The Supreme Court held oral arguments a couple of weeks ago in a case involving a lawsuit between private property owners and the federal government that, on several occasions, left the attorney for the administration tongue-tied and stuttering.
At issue is a technicality involving the statute of limitations for a certain property rights law, and virtually all of the justices, including even the liberal ones, expressed skepticism and pointed questions against the government’s arguments, the Conservative Brief reported.
The statute of limitations on property rights disputes with the government
The case is known as Wilkins v. United States and the central question at issue is “Whether the Quiet Title Act’s statute of limitations is a jurisdictional requirement or a claim-processing rule.”
The Quiet Title Act deals with lawsuits against the government over property rights and includes a provision that appears to impose a 12-year limitation on when claims can be made by a property owner.
As SCOTUSblog explained in June when the case was first taken up and docketed by the Supreme Court, the justices have been asked to determine whether that 12-year statute of limitations “is jurisdictional — that is, it goes to the court’s power to hear the case and cannot be waived — or instead a ‘claims-processing rule,’ a procedural rule that can be waived.”
That question is central to the claims filed in 2018 by two Montana property owners against the federal government over a roadway easement across their land that had been opened up by the government over their objections to allow for public access to a national park.
The lawsuit had been dismissed by a district court as being too late beyond the statute of limitations since the government had initially opened that easement to public access in 2006, the Conservative Brief noted.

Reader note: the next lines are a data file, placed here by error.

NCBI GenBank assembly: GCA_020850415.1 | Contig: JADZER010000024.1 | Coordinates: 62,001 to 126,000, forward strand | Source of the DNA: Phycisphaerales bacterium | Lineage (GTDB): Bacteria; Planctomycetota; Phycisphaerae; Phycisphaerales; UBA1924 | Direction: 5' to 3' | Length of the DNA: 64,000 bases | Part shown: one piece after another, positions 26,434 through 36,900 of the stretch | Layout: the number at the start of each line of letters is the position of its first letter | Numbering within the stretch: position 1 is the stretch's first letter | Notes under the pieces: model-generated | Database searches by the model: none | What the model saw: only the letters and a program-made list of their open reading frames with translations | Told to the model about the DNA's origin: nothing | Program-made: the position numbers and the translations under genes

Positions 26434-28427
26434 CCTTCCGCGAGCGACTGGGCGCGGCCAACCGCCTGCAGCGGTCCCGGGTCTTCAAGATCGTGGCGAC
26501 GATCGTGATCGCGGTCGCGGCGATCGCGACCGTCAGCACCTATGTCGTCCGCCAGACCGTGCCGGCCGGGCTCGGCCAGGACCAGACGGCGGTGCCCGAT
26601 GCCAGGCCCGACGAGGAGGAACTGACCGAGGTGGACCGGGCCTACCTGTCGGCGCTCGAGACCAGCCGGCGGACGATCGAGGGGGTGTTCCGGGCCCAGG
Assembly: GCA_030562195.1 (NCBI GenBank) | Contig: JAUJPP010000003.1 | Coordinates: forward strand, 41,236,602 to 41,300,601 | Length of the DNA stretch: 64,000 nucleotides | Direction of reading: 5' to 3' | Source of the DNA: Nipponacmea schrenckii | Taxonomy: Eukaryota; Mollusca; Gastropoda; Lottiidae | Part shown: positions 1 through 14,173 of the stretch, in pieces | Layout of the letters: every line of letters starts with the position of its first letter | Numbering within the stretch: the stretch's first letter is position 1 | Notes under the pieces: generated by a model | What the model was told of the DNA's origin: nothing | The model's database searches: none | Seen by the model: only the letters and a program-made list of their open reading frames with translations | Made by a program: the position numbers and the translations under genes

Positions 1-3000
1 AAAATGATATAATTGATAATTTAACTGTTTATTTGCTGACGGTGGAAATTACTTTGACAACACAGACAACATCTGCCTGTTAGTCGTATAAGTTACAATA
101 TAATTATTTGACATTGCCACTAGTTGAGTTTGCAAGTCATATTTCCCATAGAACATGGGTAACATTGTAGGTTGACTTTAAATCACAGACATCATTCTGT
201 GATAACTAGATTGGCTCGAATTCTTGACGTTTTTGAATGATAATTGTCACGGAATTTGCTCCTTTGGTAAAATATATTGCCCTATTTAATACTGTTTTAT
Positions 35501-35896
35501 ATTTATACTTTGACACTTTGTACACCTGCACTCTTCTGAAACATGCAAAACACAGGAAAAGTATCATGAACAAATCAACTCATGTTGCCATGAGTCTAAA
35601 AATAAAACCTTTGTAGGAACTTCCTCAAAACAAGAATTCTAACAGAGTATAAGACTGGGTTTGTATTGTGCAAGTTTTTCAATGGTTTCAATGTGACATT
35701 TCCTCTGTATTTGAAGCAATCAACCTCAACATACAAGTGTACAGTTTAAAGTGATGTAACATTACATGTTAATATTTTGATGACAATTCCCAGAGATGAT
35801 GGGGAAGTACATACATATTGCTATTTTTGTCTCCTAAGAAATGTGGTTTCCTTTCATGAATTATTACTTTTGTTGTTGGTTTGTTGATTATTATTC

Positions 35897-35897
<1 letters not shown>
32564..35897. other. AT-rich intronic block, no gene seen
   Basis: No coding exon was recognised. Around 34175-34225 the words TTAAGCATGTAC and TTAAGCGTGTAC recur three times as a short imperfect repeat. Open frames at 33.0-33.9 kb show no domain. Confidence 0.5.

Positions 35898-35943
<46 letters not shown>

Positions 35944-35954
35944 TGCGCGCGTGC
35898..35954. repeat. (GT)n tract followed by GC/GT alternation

Tough questions over suggested adherence to prior precedents that have been overturned
Following the oral arguments on November 30, SCOTUSblog reported separately that it did not go particularly well for the government’s attorney, Assistant Solicitor General Ben Snyder — though the attorney for the property owners, Jeffrey McCoy, fared little better with the jurists.
Snyder attempted to argue that the Supreme Court should hold to the more strict “jurisdictional” standard that it had previously applied in similar cases involving the Quiet Title Act several decades ago.
This was despite the fact that the court had seemingly clarified that it favored the less strict “claims-processing” interpretation, except when the text of a statute is abundantly clear, in a unanimous decision just last year known as Boechler v. Commissioner.
Based on the transcript of the arguments, Snyder appeared to have little success in convincing any of the high court jurists to ignore their recent unanimous ruling and return to the old way of doing things.
In fact, even Justices Elena Kagen and Sonia Sotomayor posed tough questions to Snyder that tripped him up and had him scrambling to find an appropriate response.
Possible unanimous decision next year against the government
Of course, before anyone gets too excited, the SCOTUSblog report made it clear that McCoy, the lawyer for the property owners, also faced some rather tough questions of his own from all of the justices on the high bench.
In the end, and while nothing is certain, the outlet noted that it seems likely that the Supreme Court will issue another unanimous decision in this case at some point early next year, and the federal government likely won’t be the victorious side.